symptoms after a sexually-violent incident. As a result, the severity of the sexual violencerelated PTSD symptoms in asexual college students would be more and could result in long-term
effects on their health and educational outcomes.
Effects of PTSD Due to Sexual Violence on Asexual College Students
The assessment of the adverse effects of sexual trauma-related effects of PTSD
symptoms on asexual college students in the United States is necessary for determining
appropriate interventions for them and implementing preventive measures. Also, the low
reporting rate of sexual assault and unwanted sexual practices among college students means that
the effects of these PTSD symptoms on their academic performance, health outcomes, and
overall quality of life would be several. As Eisenberg et al. (2017) claimed, the high perception
of institutional betrayal by college students is the leading reason why a significant percentage of
sexually-abused and traumatized students choose not to report the incident, especially those who
where incapacitated when the non-consensual sexual act occurred. In this regard, the increased
rate of hypervigilance, avoidance of related stimuli, and intrusive thoughts among asexual
students create academic challenges and physical and psychosocial stressors that result in poor
grades and health, Hannan et al. (2021) support this perspective when they found that higher
tendency for PTSD symptoms among victims of sexual violence result in greater adverse health
outcomes and poor academic performance that predispose victims to other serious social and
interpersonal issues. Therefore, there is substantial evidence that sexual violence-related PTSD
symptoms due to sexual violence have major adverse academic and health effects on asexual
college students.
Interventions for Sexual Violence-related PTSD Symptoms in Asexual College Students
Psychotherapy and the provision of social and emotional support by peers are the leading
interventions for asexual college students with a diagnosis of sexual violence-related posttraumatic stress disorder. The review of the literature on the interventions for sexual assault
victims and survivors among asexual individuals showed that psychodynamic psychotherapy and
cognitive behavioral therapy are the most common. Specifically, Cowan, Ashai, and Gentile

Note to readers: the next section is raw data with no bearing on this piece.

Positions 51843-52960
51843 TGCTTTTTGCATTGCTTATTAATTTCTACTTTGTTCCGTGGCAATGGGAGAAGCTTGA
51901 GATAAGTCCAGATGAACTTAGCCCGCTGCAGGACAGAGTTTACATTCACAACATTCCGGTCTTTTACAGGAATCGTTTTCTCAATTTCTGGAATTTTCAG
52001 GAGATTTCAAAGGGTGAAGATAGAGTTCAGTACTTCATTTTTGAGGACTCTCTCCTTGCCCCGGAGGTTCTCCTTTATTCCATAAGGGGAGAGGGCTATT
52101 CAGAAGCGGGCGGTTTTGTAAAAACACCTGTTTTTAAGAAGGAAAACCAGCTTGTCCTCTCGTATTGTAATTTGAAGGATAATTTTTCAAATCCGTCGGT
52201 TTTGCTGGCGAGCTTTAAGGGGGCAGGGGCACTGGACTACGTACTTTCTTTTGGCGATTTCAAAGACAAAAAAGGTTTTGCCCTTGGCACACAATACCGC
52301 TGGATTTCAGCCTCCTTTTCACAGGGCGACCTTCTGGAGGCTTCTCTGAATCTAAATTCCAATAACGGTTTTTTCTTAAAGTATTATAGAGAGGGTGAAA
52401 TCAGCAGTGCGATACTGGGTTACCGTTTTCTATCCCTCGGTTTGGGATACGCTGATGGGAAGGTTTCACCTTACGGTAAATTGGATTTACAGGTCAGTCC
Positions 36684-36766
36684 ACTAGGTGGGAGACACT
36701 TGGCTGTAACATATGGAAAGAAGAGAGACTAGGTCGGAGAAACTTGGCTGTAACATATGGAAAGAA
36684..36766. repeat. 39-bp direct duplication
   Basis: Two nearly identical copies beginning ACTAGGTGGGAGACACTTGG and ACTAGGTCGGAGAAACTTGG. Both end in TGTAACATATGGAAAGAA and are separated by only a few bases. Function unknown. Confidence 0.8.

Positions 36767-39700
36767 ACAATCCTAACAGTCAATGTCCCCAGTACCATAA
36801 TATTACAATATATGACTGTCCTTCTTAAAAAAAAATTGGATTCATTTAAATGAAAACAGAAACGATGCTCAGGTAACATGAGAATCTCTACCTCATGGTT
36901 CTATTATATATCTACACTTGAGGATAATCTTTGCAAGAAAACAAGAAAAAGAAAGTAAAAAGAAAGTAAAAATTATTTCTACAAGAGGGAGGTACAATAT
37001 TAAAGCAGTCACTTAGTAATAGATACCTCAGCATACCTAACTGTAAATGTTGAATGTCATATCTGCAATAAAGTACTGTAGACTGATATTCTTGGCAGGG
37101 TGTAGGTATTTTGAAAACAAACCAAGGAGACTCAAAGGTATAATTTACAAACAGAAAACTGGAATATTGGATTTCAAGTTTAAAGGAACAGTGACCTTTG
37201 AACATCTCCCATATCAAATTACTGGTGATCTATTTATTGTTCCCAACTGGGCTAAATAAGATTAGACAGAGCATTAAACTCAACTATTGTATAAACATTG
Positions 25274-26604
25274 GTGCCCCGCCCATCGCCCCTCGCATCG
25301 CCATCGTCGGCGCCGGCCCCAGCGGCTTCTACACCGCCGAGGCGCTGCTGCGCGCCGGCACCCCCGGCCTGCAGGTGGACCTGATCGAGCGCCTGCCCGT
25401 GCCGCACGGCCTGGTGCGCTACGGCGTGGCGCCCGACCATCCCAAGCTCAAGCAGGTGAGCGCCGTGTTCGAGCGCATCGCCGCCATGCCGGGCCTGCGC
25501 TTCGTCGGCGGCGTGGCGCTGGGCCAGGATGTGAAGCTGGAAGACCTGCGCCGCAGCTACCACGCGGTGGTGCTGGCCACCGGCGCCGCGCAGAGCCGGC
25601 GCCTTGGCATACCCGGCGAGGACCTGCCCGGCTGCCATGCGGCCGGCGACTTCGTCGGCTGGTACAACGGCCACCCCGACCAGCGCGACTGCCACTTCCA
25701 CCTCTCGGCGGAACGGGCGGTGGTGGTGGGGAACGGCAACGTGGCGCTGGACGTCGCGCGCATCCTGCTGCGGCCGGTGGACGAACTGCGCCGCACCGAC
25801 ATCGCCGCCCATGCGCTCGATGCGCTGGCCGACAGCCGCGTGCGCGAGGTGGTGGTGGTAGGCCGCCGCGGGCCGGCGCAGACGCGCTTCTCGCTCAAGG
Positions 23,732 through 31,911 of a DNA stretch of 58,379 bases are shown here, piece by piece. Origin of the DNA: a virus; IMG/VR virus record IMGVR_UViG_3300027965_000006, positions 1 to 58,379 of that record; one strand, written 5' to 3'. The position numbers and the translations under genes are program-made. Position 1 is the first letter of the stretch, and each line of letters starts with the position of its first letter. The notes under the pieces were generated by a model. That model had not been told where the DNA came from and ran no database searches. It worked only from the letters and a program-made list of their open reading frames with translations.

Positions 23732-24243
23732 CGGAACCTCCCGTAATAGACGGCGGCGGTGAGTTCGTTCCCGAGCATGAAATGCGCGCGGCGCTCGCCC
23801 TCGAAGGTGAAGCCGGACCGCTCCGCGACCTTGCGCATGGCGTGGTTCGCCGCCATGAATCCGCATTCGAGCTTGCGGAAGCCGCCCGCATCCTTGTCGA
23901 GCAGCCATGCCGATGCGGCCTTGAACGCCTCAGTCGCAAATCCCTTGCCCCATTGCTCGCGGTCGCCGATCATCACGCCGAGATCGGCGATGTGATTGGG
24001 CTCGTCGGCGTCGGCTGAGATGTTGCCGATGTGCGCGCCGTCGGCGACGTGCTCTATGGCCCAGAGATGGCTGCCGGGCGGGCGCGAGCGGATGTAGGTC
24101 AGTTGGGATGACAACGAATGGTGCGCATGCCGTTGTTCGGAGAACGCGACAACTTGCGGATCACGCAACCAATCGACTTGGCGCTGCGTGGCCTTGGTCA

(2020) the efficacy of psychodynamic psychotherapy is based on its role in promoting emotional
expression, exploration of intrusive thoughts, and exploration of the avoidance of certain aspects
of the experience. In contrast, trauma-focused cognitive-behavioral therapy helps asexual victims
of sexual violence and misconduct to use their narration of the trauma to challenge negative
intrusive thoughts, become resilient to the triggers, and strengthen their capacity to regulate their
emotions and deal with their fears (Cowan et al., 2020). While the interventions and others are
targeted at PTSD symptoms, Parent et al. (2018) suggest mental health practitioners who work
with asexual patients should improve their knowledge of the condition to foster a trusting
therapeutic relationship and environment that enhances the efficacy of these interventions. The
other interventions that would help asexual student victims of sexual violence to deal with their
PTSD symptoms and other mental health conditions are peer support and greater enforcement of
their institution’s sexual assault policies.
In summary, asexual students are disproportionately affected by the high rate of sexual
violence and unwanted sexual experiences on college campuses across the country which
increased their susceptibility to severe PTSD symptoms. The persistent exposure to these
negative mental health consequences of this sexual trauma affects their academic performance,
physical health, emotional well-being, and overall quality of life adversely. As a result, the
evidence-based interventions for asexual victims of sexual violence to deal with their PTSD
target the effects and are effective when combined with other non-psychotherapeutic measures.
Coates Quezada, C. A., Armstrong, L., Kilmer, R., Quinlan, M., & Reeve, C. (2023). Trauma of
the shared environment: A qualitative analysis of the experiences of survivors of college
campus sexual assault. Violence Against Women, 107780122311635.
Cowan, A., Ashai, A., & Gentile, J. P. (2020). Psychotherapy with survivors of sexual abuse and
assault. Innovations in Clinical Neuroscience, 17(1-3), 22-26.
Eisenberg, M. E., Lust, K., Mathiason, M. A., & Porta, C. M. (2017). Sexual assault, sexual
orientation, and reporting among college students. Journal of Interpersonal Violence, 36(12), 62–82. https://doi.org/10.1177/0886260517726414
Hannan, S. M., Zimnick, J., & Park, C. (2020). Consequences of sexual violence among college
students: Investigating the role of PTSD symptoms, rumination, and institutional betrayal.
Journal of Aggression, Maltreatment & Trauma, 30(5), 586–604.
Kammer-Kerwick, M., Wang, A., McClain, T. S., Hoefer, S., Swartout, K. M., Backes, B., &
Busch-Armendariz, N. (2021). Sexual violence among gender and sexual minority
college students: The risk and extent of victimization and related health and educational
outcomes. Journal of Interpersonal Violence, 36(21-22), 10499-10526. DOI:
Liss, M., & Wilson, L. C. (2021). Mental health and general psychological processes among
asexual, bisexual, and Gay/Lesbian College students in the United States. Psychology &
Sexuality, 13(4), 1041–1053. https://doi.org/10.1080/19419899.2021.1979634
Mollet, A. L., & Black, W. (2021). A-nother perspective: An analysis of asexual college
students’ experiences with sexual violence. Journal of College Student Development,
62(5), 526–546. https://doi.org/10.1353/csd.2021.0058
Parent, M. C., & Ferriter, K. P. (2018). The Co-Occurrence of Asexuality and Self-Reported
Post-Traumatic Stress Disorder Diagnosis and Sexual Trauma Within the Past 12 Months
Among U.S. College Students. Archives of sexual behavior, 47(4), 1277–1282.
Solomon, D. T., Combs, E. M., Allen, K., Roles, S., DiCarlo, S., Reed, O., & Klaver, S. J.
(2019). The impact of minority stress and gender identity on PTSD Outcomes in sexual
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Valentine, S. E., Livingston, N. A., Salomaa, A. C., & Shipherd, J. C. (2022, March 11). Trauma,